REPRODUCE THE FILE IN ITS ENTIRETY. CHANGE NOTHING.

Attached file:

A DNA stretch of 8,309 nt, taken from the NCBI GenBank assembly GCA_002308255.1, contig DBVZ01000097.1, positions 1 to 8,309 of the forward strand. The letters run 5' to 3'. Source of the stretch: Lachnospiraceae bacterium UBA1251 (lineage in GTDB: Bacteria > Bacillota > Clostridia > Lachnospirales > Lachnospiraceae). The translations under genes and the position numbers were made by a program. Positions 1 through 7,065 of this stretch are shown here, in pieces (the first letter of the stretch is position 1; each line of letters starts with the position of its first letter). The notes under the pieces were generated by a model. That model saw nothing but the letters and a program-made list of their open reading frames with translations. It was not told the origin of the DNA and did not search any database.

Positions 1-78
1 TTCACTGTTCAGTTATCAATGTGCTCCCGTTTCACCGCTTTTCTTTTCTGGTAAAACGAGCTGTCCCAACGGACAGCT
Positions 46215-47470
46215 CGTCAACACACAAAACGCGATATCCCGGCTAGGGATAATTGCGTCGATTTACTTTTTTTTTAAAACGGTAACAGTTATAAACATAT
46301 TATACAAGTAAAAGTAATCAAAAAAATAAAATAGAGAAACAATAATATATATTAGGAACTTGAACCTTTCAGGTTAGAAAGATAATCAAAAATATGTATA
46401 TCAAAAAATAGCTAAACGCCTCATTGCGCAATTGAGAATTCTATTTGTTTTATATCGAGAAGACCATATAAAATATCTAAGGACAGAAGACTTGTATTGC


A DNA stretch of 8,309 nt, taken from the NCBI GenBank assembly GCA_002308255.1, contig DBVZ01000097.1, positions 1 to 8,309 of the forward strand. The letters run 5' to 3'. Source of the stretch: Lachnospiraceae bacterium UBA1251 (lineage in GTDB: Bacteria > Bacillota > Clostridia > Lachnospirales > Lachnospiraceae). The translations under genes and the position numbers were made by a program. Positions 1 through 7,065 of this stretch are shown here, in pieces (the first letter of the stretch is position 1; each line of letters starts with the position of its first letter). The notes under the pieces were generated by a model. That model saw nothing but the letters and a program-made list of their open reading frames with translations. It was not told the origin of the DNA and did not search any database.

Positions 1-78
1 TTCACTGTTCAGTTATCAATGTGCTCCCGTTTCACCGCTTTTCTTTTCTGGTAAAACGAGCTGTCCCAACGGACAGCT
Positions 46215-47470
46215 CGTCAACACACAAAACGCGATATCCCGGCTAGGGATAATTGCGTCGATTTACTTTTTTTTTAAAACGGTAACAGTTATAAACATAT
46301 TATACAAGTAAAAGTAATCAAAAAAATAAAATAGAGAAACAATAATATATATTAGGAACTTGAACCTTTCAGGTTAGAAAGATAATCAAAAATATGTATA
46401 TCAAAAAATAGCTAAACGCCTCATTGCGCAATTGAGAATTCTATTTGTTTTATATCGAGAAGACCATATAAAATATCTAAGGACAGAAGACTTGTATTGC